This dinosaur species didn’t have teeth, so it used its powerful jaws. Scientists in Mongolia have discovered a new oviraptorosaur species that lived around 100 million years ago during the Late Cretaceous. Gobiraptor minutus, named after the Gobi Desert where it was found, resembled a huge chicken with no teeth.
The lack of teeth suggests that the dinosaur would have been an herbivore, but a team of experts led by Seoul National University has concluded that Gobiraptor minutus ate both plants and animals. To compensate for a lack of teeth, the dinosaur was equipped with powerful, enlarged jaws that were likely used to crush eggs, seeds, mollusks, and other hard items for feeding.
The incomplete fossil skeleton of Gobiraptor was found at a site known as the Nemegt Formation. According to palaeontologist and study lead author Professor Yuong-Nam Lee, histological analysis of the femur revealed that the individual was “likely a juvenile.”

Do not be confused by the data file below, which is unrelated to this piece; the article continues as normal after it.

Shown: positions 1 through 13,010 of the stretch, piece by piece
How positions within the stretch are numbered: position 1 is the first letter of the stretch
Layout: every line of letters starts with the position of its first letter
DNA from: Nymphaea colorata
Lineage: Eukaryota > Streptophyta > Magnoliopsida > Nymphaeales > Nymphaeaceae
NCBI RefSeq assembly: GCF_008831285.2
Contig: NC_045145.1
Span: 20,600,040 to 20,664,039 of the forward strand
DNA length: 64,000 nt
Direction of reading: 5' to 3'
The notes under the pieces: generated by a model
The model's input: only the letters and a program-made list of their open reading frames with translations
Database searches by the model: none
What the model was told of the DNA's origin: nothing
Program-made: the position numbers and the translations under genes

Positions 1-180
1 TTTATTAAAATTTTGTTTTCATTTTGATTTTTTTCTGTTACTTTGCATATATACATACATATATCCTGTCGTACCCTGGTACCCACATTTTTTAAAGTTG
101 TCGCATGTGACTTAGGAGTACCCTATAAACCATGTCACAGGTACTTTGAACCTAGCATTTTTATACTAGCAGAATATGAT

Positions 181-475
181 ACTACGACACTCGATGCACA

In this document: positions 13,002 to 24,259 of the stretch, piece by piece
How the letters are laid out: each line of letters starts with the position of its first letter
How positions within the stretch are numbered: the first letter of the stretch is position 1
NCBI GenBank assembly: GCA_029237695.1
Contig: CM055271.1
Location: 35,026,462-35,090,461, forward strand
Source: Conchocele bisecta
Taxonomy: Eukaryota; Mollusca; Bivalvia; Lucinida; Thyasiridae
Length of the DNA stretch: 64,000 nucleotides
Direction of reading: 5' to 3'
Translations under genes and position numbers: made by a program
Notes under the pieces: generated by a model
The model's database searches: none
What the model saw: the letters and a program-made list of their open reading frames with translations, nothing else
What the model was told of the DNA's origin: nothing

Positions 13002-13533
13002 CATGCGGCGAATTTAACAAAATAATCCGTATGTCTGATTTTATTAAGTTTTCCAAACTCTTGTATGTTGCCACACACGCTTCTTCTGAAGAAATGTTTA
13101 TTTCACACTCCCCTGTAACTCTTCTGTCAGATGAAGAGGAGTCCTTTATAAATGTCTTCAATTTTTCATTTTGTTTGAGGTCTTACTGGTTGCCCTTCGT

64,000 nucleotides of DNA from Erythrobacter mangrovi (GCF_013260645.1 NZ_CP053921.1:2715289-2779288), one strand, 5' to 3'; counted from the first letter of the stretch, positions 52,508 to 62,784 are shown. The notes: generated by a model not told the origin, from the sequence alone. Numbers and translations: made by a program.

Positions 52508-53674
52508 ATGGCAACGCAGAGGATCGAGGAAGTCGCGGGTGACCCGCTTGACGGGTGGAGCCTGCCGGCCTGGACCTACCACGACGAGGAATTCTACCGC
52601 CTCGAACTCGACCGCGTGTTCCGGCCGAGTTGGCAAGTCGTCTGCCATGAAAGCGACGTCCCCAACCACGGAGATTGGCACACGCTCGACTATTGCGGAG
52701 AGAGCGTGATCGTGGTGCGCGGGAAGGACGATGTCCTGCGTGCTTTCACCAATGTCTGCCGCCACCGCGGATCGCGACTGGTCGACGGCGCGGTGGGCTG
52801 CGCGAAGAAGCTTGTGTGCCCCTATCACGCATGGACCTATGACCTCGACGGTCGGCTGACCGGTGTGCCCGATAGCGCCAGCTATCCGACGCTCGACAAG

Oviraptorosaurs typically grew up to 11 feet in length and weighed up to 500 pounds with long legs, huge feet, and claw-tipped arms.
Even though many oviraptorosaur skeletons have been found in China and Mongolia, their diet and feeding strategies have remained a mystery. Among this diverse group of dinosaurs, Gobiraptor minutus is distinctive because of its extra thick jaw structure.
“A new oviraptorid dinosaur Gobiraptor minutus from the Nemegt Formation is described here based on a single specimen that includes incomplete cranial and postcranial elements,” wrote the study authors.
“The unique morphology of the jaw and the accordingly inferred specialized diet of Gobiraptor also indicate different dietary strategies may be one of important factors linked with the remarkably high diversity of oviraptorids in the Nemegt Basin.”
The study is published in the journal in PLOS ONE.
By Chrissy Sexton, Earth.com Staff Writer
Image Credit: Do Yoon Kim